One way of understanding Tharoor as a politician is to see him as an uber Boris Johnson (or to see Boris Johnson as a second-order Tharoor). Both men have a ‘look-at-me’ charisma, they make great play with their hair, they are the very opposite of the anonymous politician, they can produce copy on virtually anything and they are both constantly underestimated as politicians because their narcissism tricks people into thinking that they’re unserious men. 

The problem with this comparison is that while Tharoor can out-Johnson Johnson on every metric, his political arena is India not Britain. It isn’t hard to see that Tharoor is made for the Oxford Union but the question is, is he a plausible leader of the Indian National Congress?

The case against Tharoor virtually writes itself. He’s too  angrez to be a successful retail politician in a modern India where Hindi is a prerequisite for pan-Indian presence. He is too savarna to lead the Opposition against the BJP in this post-Mandal era. He has never held a major portfolio as a minister and he has never run a state government. Finally, the scandals that have attended his political career (the IPL allegations, the death of his wife, Sunanda Pushkar) are sometimes flagged as disqualifying.

What is the best case for Tharoor? For one, the fact that across India, large swathes of people know who Shashi Tharoor is. Name recognition is an invaluable quality in a politician and Tharoor has reservoirs of it. At a pan-Indian level, the Congress’s other hopefuls are as candles to Tharoor’s sun. This has something to do with his enormous social media presence, the fact that cameras love him, and the effortlessness with which he can command television time.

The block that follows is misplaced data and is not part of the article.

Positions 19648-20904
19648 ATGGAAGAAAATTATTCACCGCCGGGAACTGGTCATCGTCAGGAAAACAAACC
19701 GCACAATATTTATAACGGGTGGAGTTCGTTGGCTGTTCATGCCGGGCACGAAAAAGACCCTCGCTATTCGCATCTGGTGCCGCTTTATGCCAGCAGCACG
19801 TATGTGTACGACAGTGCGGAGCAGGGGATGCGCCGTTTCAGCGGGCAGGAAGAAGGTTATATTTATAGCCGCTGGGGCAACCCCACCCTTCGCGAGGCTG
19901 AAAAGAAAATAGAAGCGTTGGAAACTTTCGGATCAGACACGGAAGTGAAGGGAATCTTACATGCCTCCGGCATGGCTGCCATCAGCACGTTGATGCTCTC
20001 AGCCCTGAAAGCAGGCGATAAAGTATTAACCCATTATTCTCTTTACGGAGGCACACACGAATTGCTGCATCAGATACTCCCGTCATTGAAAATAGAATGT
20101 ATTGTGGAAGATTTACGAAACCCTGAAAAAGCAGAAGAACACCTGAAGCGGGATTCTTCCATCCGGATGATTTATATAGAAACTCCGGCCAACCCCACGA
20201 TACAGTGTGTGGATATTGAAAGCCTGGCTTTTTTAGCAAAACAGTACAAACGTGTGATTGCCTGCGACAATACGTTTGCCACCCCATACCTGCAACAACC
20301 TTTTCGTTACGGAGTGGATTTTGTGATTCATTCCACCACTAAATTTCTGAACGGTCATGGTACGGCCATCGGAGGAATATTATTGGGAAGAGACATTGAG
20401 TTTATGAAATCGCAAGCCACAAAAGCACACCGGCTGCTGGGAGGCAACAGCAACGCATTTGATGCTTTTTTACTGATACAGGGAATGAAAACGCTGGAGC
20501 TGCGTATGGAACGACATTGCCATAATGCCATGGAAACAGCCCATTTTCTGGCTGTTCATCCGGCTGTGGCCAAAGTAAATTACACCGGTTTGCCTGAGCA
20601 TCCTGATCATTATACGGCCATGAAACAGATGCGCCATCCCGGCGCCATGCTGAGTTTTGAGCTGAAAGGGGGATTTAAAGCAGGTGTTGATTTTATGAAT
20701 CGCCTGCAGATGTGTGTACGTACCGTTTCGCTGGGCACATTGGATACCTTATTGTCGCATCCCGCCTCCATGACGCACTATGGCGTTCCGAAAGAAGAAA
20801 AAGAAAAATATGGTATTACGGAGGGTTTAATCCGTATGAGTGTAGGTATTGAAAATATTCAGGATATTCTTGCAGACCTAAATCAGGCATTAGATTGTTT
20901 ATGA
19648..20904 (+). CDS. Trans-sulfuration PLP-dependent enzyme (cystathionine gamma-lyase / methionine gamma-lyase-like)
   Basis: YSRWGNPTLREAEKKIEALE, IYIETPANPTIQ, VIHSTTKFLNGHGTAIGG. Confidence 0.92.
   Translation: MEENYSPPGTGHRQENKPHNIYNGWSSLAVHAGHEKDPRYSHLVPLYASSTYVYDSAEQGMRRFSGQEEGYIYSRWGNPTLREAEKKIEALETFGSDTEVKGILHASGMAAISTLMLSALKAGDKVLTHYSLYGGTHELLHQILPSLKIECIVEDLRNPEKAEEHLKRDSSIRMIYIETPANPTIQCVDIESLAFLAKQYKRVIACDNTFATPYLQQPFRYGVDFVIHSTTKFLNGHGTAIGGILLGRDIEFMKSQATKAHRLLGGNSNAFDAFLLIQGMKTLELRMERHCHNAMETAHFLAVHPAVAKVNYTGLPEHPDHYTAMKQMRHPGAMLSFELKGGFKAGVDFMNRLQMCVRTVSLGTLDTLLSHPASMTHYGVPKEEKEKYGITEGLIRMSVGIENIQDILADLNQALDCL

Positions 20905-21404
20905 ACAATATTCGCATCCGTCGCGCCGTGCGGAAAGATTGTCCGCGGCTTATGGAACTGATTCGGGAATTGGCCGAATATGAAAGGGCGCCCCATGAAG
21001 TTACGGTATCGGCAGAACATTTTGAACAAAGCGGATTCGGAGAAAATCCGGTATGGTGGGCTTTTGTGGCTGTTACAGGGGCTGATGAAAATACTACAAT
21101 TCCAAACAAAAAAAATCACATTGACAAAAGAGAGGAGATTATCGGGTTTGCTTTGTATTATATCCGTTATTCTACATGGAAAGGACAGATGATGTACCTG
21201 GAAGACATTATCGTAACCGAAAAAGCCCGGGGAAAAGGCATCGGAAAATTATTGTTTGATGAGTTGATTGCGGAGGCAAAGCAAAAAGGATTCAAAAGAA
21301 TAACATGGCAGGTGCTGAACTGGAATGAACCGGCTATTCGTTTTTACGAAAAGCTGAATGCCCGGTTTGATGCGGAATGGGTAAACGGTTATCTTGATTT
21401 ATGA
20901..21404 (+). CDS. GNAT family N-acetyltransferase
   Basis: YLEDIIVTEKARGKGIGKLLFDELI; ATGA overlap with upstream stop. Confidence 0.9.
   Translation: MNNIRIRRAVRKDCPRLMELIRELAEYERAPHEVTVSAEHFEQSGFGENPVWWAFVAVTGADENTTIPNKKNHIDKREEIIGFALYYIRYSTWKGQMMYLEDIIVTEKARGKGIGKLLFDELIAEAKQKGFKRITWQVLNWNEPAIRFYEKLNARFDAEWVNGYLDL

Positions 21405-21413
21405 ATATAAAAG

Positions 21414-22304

Besides, Hindi may not be Tharoor’s first language (we know which language that is) but it is one of his many languages. When he first ran for Parliament in 2009, he was widely mocked as an outsider, dismissed as a deracinated carpetbagger whose Malayalam was so rudimentary that he wouldn’t stand a chance. Given that he has won his seat three times, the last time by nearly a hundred thousand votes, it’s a reasonable assumption that his vernacular skills are up to the task of winning elections. He speaks both Hindi and Bengali and no one should bet against Tharoor turbocharging his Hindi into eloquence if the leadership of the Congress becomes a real prospect.  The idea that language is an insuperable obstacle for someone who speaks five languages is silly. Also, if there is anyone who can make English politically sexy in India, it’s Tharoor.